• Provisions that prevent and root out officer collusion, protect officers who report police abuse, require officers to report misconduct, and fire officers who lie and retaliate against witnesses in misconduct investigations;
  • Procedures to identify, investigate, and fire individual and groups of police officers who are engaged in patterns of abuse;

Hiring and Retention

  • Hiring, retention and supervision practices ensuring that the CPD force reflects the diversity of Chicago and implements non-biased and least intrusive policing;
  • Implementation of hiring and promotion practices that ensure that CPD hires and promotes officers who demonstrate a commitment to upholding the sanctity of life, implementing the least restrictive police response necessary in any given situation, and engaging in non-biased policing;


  • The creation of a public database that reports in real time critical public information about police misconduct complaints and major uses of force; and

Monitoring and Enforcement

  • Provisions ensuring that the people most affected by police violence will monitor and enforce the decree.

The Plaintiffs in the Campbell v. City of Chicago lawsuit have presented these demands through a process established by an agreement between the City of Chicago, Attorney General Lisa Madigan and the Plaintiffs in two lawsuits, Campbell v. City of Chicago and Communities United v. Chicago. Pursuant to the terms of that agreement, once the City and the Attorney General have reviewed the demands, each must respond and, “where feasible and appropriate,” provide alternative terms for consideration. That same agreement anticipates that the City and Attorney General will file a consent decree with the Court on or before September 1, 2018.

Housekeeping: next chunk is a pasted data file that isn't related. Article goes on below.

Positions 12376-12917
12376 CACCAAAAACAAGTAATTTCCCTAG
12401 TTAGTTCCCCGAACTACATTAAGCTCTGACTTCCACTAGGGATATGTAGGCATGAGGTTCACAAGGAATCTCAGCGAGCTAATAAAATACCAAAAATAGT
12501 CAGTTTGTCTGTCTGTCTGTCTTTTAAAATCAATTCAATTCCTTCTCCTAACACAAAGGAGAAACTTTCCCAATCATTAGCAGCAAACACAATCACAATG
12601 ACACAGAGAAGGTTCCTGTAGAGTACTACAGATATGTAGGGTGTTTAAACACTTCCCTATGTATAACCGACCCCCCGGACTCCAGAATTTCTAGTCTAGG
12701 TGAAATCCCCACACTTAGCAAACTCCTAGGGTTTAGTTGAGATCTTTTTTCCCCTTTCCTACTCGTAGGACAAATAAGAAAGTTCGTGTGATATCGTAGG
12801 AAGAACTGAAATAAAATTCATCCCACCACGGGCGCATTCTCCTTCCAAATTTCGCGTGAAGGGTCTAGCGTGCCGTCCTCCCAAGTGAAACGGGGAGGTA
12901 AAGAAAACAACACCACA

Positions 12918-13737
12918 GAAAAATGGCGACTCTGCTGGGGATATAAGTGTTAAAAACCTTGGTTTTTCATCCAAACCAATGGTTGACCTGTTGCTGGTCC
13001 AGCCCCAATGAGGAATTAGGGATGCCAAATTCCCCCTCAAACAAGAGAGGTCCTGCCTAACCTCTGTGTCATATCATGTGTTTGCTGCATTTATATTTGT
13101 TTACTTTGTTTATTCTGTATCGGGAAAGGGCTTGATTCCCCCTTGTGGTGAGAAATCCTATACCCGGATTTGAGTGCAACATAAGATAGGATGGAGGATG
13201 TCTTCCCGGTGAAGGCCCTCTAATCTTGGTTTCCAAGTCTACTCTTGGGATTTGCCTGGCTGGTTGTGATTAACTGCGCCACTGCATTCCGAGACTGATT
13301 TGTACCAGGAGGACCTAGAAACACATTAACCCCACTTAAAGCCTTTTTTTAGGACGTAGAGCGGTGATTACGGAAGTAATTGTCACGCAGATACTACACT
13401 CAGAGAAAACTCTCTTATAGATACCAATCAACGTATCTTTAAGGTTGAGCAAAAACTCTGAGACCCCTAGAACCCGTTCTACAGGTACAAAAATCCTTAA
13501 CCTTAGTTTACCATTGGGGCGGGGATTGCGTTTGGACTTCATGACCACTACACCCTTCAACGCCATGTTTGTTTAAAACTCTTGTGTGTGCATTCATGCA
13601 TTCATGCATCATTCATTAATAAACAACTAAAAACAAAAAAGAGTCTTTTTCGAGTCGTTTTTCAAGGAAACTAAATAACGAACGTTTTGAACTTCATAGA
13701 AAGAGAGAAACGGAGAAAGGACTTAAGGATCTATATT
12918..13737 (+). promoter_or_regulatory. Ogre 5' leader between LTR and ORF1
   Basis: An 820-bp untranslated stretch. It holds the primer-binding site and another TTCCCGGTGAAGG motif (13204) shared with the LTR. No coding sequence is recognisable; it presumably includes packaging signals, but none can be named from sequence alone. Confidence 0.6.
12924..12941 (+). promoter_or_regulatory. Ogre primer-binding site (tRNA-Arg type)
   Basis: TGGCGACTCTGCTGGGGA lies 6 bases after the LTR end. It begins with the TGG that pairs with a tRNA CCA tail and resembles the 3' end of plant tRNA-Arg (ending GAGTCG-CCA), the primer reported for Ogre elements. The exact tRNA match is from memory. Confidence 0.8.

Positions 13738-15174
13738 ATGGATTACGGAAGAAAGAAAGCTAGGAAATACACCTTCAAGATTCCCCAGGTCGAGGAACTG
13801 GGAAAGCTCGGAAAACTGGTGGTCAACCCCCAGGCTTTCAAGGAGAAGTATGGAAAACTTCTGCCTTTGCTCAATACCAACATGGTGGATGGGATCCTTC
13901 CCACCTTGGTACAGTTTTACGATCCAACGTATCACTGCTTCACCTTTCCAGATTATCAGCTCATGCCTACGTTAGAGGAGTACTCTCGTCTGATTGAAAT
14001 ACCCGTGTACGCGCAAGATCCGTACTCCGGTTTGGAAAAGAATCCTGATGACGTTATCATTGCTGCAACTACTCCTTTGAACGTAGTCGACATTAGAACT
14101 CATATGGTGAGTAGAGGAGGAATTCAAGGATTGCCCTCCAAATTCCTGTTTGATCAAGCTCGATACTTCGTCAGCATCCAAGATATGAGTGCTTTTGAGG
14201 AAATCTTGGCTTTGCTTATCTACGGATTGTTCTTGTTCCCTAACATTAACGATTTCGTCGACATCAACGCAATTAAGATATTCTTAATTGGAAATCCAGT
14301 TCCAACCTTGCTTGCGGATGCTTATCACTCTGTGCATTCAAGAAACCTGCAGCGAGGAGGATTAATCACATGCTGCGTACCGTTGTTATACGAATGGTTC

For more information about the Campbell efforts and recommendations to the City and the State of Illinois, including the Chicago Community Consent Decree, visit

The Campbell Plaintiffs include four individuals and 10 community-based organizational plaintiffs: Black Lives Matter Chicago, the Chicago Urban League, Blocks Together, Brighton Park Neighborhood Council, Justice for Families—Black Lives Matter Chicago, Network 49, Women’s All Points Bulletin, the 411 Movement for Pierre Loury, and the West Side Branch and Illinois State Conference of the NAACP.

The attorneys for the Plaintiffs in Campbell v. City of Chicago include lead attorneys Craig Futterman of the Mandel Legal Aid Clinic at the University of Chicago Law School and Sheila Bedi of the MacArthur Justice Center at Northwestern Pritzker School of Law. The Plaintiffs legal team includes Alexa Van Brunt and Vanessa del Valle of the MacArthur Justice Center at Northwestern Pritzker School of Law, Randolph Stone, Clinical Professor of Law at the University of Chicago Law School, Brendan Shiller of Shiller Preyar LLC, Jeanette S. Samuels of Samuels & Associates, Ltd., Cannon Lambert, Sr. of Karchmar & Lambert, P.C, Andrew Stroth of Action Injury, as well as the law firm Cleary Gottlieb Steen & Hamilton of New York.


« 1 of 2 »